Ludwig Lawyers Blog
At Ludwig Lawyers, we follow the latest legislative developments and court cases, with specific focus on regenerative agriculture and health.
Human genes that have been isolated from the human DNA cannot be patented in the United States. This landmark decision was made on 13 June 2013 by the highest court of the United States, the United States Supreme Court, in Association for Molecular Pathology v Myriad Genetics 569 US 12-398 (2013).
The bad news is that, unfortunately, this decision does not extend to ‘synthetic’ genetic material that can still be patented even though ‘synthetic’ genetic material, when examined closely, is not artificial at all. It is still something that exists in nature and should therefore not be patentable.
The good news is that at least the so-called ‘non synthetic’ genetic material may no longer be patented in the United States. This decision will have a profound effect on existing US patents that have been granted to biotechnology and medical companies over the last few decades. These patents will now be void in the United States - a win for public interest groups and humanity at large, and a loss for biotech.
What's the situation in Australia? A fundamental rule of patent law in Australia is that patents can only be granted over inventions, not mere discoveries of something that already exists in nature.
As discussed in the writer’s previous article “March Against Monsanto 2013 - Patenting of Genes and GMOs” of 25 May 2013, the relevant court in Australia, the Federal Court of Australia, was first asked to decide in 2012 whether isolated human genes can be patented - in the Federal Court of Australia case Cancer Voices Australia v Myriad Genetics Inc  FCA 65. In that case, Myriad Genetics had obtained a patent on a breast cancer gene, the BRCA1 gene.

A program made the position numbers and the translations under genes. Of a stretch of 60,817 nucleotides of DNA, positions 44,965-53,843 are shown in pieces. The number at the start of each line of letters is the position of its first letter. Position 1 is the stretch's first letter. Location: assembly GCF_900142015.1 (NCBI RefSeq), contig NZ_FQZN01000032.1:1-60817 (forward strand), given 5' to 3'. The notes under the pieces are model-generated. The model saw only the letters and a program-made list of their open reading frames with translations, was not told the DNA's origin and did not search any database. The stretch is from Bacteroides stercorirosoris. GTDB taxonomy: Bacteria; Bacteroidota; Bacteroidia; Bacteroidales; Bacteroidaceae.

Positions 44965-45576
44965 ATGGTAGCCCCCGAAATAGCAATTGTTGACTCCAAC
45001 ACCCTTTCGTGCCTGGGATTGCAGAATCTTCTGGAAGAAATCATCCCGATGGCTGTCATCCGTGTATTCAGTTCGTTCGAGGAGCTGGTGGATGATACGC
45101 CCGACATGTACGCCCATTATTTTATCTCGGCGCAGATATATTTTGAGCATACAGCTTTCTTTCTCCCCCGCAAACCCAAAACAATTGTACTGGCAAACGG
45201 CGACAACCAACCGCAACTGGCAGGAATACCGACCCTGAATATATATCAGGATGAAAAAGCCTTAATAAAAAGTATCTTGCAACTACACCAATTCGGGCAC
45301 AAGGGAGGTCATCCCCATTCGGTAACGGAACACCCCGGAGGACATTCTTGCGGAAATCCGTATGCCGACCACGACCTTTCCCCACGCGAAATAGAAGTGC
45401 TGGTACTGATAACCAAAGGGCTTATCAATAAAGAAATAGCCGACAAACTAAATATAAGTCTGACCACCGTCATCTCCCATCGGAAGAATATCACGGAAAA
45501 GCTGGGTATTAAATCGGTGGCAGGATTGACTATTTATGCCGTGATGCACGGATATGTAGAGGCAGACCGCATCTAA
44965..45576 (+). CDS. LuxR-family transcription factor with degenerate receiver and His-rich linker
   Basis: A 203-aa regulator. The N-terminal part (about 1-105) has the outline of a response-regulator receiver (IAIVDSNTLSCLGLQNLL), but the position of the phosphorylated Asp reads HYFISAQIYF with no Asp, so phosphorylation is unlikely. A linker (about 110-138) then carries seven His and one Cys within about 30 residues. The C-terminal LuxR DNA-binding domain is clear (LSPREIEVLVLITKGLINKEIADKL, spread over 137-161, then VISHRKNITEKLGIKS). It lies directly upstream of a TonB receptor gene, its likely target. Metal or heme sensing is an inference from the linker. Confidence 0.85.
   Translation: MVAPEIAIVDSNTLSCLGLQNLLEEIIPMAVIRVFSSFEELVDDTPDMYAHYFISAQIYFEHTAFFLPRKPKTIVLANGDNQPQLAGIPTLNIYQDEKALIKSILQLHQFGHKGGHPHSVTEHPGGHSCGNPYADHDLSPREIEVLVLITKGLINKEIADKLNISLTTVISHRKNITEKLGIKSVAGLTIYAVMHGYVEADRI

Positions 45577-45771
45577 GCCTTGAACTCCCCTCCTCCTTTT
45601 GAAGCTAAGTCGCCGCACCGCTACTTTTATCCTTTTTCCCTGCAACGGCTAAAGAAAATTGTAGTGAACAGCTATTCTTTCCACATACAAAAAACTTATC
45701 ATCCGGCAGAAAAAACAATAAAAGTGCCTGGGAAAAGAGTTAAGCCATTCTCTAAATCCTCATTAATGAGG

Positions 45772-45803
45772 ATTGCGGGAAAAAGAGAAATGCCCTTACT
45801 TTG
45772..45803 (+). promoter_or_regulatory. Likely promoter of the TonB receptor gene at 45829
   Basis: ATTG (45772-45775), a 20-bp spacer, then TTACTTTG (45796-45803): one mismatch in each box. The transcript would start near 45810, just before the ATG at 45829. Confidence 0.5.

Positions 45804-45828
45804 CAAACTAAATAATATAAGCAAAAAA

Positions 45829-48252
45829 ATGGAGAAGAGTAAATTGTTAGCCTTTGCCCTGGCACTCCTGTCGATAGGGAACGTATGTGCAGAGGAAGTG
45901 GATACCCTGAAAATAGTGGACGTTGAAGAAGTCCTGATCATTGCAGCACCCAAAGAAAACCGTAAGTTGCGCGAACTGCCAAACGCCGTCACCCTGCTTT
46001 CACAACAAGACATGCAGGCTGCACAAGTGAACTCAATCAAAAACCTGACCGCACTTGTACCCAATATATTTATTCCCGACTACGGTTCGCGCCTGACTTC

In the writer’s view, the BRCA1 gene is not an invention. It is something that exists in nature. It was discovered, not invented. Therefore, it should not be patentable.
Judge Nicholas, the Federal Court of Australia judge who handed down the Myriad Genetics decision on 15 February 2013, acknowledged that a gene that is in the human body, cannot be patented. However, Judge Nicholas then turned around and held that once the gene is isolated, that is, removed from the human body, it can be patented.
The second applicant, Yvonne D’Arcy, a cancer survivor, then appealed the Myriad Genetics decision to the Full Federal Court, where the appeal was heard in August 2013. The Full Federal Court decision is pending, and both, biotech and public interest groups are waiting in suspense whether the Full Federal Court will follow the decision of the United States Supreme Court - Association for Molecular Pathology v Myriad Genetics 569 US 12-398 (2013).
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Beatrice Ludwig is the Principal Solicitor at Ludwig Lawyers.